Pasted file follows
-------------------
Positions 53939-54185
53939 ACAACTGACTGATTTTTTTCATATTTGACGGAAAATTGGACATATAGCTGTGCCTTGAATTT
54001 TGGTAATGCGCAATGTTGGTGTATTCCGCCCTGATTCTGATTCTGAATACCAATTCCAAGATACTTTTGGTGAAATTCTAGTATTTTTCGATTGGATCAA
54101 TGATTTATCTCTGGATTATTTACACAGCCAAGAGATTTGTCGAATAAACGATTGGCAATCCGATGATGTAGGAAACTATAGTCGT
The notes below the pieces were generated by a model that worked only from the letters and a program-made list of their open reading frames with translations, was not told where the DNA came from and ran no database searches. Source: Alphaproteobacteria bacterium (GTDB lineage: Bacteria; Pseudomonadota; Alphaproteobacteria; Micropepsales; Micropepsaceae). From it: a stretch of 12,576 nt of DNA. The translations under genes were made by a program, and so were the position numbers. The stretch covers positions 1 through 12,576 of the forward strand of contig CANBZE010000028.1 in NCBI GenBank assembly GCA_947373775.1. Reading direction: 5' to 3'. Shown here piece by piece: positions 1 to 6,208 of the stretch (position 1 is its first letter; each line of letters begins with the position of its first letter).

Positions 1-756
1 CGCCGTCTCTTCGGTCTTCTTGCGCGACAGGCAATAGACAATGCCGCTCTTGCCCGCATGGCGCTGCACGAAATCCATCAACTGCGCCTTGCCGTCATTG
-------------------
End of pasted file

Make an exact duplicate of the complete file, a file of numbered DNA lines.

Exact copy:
Positions 53939-54185
53939 ACAACTGACTGATTTTTTTCATATTTGACGGAAAATTGGACATATAGCTGTGCCTTGAATTT
54001 TGGTAATGCGCAATGTTGGTGTATTCCGCCCTGATTCTGATTCTGAATACCAATTCCAAGATACTTTTGGTGAAATTCTAGTATTTTTCGATTGGATCAA
54101 TGATTTATCTCTGGATTATTTACACAGCCAAGAGATTTGTCGAATAAACGATTGGCAATCCGATGATGTAGGAAACTATAGTCGT
The notes below the pieces were generated by a model that worked only from the letters and a program-made list of their open reading frames with translations, was not told where the DNA came from and ran no database searches. Source: Alphaproteobacteria bacterium (GTDB lineage: Bacteria; Pseudomonadota; Alphaproteobacteria; Micropepsales; Micropepsaceae). From it: a stretch of 12,576 nt of DNA. The translations under genes were made by a program, and so were the position numbers. The stretch covers positions 1 through 12,576 of the forward strand of contig CANBZE010000028.1 in NCBI GenBank assembly GCA_947373775.1. Reading direction: 5' to 3'. Shown here piece by piece: positions 1 to 6,208 of the stretch (position 1 is its first letter; each line of letters begins with the position of its first letter).

Positions 1-756
1 CGCCGTCTCTTCGGTCTTCTTGCGCGACAGGCAATAGACAATGCCGCTCTTGCCCGCATGGCGCTGCACGAAATCCATCAACTGCGCCTTGCCGTCATTG